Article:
I've been helping one of my staff with tracking her iron intake because she is experiencing highly common symptoms of iron deficiency: fatigue, weakness, cold hands and feet, pale skin.. etc. Well what have we found out is her iron intake is actually very normal however a common nutritional link of experiencing iron deficiency symptoms that is overlooked is actually a diet low in potassium.
Potassium is one of the important vitamins that i am definitely guilty of not always hitting the recommended daily requirement for my profile type (height, weight, activity level). Potassium is an electrolyte: conducts electricity in the body, which is critical for heart function, proper digestion and muscle contraction. Potassium aids in protein building and breaking down carbs for energy/usage.
What can happen if you consistently don't feed your body enough potassium? Hypokalemia- weak muscles, abnormal heart rhythms, and a potential rise in blood pressure. Signs of deficiency are typically to fatigue, irritability and tension in muscles.
Unless you are on dialysis, overdose of potassium from whole food is rare but it is possible to consume too much potassium salts which can lead to nausea and vomiting.
What foods to find potassium in? "BANANAS." FALSE! Well no not false at all BUT bananas actually fall on the back end of the potassium rich food scale; here are some top choices: Lima beans, Avocado, Spinach, Sweet potato, Coconut Water, Yogurt, Beats, Banana, Acorn squash, Dried apricots, Mushrooms. Many fish choices (halibut and salmon) are also high in potassium!
How to keep your diet on point while traveling, at work or on the go? Salad bars! They are everywhere now days which is extremely continent for clean eating but can also feature many unhealthy choices in a "healthier way."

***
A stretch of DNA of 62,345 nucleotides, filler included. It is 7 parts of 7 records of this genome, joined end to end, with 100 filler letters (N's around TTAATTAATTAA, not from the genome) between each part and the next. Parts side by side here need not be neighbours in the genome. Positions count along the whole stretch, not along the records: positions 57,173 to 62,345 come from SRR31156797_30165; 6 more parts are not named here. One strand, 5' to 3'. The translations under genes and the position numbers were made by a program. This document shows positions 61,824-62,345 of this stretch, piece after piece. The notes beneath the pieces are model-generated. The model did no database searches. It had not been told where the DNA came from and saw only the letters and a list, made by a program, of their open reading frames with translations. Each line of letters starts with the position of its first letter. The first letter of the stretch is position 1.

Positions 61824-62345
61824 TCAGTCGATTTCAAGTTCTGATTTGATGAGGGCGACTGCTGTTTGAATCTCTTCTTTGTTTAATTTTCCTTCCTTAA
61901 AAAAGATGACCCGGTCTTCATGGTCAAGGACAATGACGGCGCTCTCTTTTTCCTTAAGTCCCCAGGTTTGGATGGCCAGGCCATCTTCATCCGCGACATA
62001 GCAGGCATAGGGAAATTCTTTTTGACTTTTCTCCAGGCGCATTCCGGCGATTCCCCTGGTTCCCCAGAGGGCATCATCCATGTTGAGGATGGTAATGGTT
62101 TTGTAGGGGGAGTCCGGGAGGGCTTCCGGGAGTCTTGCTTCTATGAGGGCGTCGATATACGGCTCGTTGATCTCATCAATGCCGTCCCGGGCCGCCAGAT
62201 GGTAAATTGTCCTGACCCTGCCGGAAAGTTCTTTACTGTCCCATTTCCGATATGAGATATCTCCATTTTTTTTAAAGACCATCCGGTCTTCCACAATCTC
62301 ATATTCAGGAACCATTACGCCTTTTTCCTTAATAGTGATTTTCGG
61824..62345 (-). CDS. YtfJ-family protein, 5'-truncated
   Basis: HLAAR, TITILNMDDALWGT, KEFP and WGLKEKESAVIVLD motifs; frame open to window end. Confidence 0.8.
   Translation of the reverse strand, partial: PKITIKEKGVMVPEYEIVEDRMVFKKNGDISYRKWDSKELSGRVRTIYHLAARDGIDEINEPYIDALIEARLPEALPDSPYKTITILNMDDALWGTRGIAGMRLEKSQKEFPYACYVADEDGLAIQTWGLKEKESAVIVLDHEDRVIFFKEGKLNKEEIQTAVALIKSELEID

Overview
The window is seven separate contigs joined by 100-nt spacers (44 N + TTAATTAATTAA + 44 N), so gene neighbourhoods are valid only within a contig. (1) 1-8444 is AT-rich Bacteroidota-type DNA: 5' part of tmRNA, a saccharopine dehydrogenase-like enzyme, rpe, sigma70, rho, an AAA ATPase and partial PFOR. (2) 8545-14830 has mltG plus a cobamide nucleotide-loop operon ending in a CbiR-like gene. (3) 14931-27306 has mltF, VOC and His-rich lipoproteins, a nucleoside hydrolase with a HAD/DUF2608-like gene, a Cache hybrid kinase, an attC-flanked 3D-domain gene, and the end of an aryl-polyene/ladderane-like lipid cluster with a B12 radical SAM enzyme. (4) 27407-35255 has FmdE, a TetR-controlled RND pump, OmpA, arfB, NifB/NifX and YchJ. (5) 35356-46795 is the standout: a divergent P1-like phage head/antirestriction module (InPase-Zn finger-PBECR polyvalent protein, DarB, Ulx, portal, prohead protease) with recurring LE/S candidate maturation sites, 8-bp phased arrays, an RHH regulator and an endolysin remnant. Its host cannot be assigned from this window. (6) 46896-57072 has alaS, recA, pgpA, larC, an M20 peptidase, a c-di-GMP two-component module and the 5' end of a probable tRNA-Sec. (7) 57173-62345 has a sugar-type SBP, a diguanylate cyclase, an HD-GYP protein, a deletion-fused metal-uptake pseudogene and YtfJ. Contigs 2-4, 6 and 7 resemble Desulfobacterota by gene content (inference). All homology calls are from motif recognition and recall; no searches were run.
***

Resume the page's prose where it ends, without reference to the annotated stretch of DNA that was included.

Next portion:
Rule 1: Pile on the veggies! Most vegetables are very light in weight so they won't break your bank at the cashier. Spinach, carrots, broccoli (added protein for vegans), peppers, zucchini are all great toppings that deliver good-for-you antioxidants for very few calories.
Rule 2: Vegetables like sprouts, peas, iceberg lettuce, corn, white potatoes and celery don't provide enough nutrition to be worth the cost or plate space. Avoid any vegetables that appear to have been seasoned or marinated for you, you can add your own (and probably much healthier) condiments at the end.
Rule 3: My personal opinion is to opt out of fruit from a salad bar and grab a 39 cent banana instead. You will not only save money but you'll avoid excess sugar intake from anything that is dried or previously canned or in syrup for preservation. If you do want to add in fresh fruit I would suggest cranberries, kiwis or apricots they are all lower in both sugar and carbs!
Rule 4: Simple, the carb sources that will provide you with the highest "bang for your buck" and nutritional value will be from brown rice, black beans, quinoa or sweet potatoes. Skip the pasta salads, potato salads and rolls!
Rule 5: GRAB YOUR PROTEIN. If it isn't clear yet, i consume a high protein diet so i am the biggest advocate of getting in protein via multiple sources (broccoli for veggie, black beans or even chick peas for carb). What my go to is at salad bars are typically eggs or chicken. Sometimes the eggs don't look so appealing so i stick with chicken. Most salad bars have a "tuna salad" option which is better than nothing but not the cleanest option.
Rule 6: Toppings? Go for salsa, balsamic or humus. Pass on creamy or oil filled dressings that will not only weigh down your wallet but give little to no value for your body. PASS on croutons!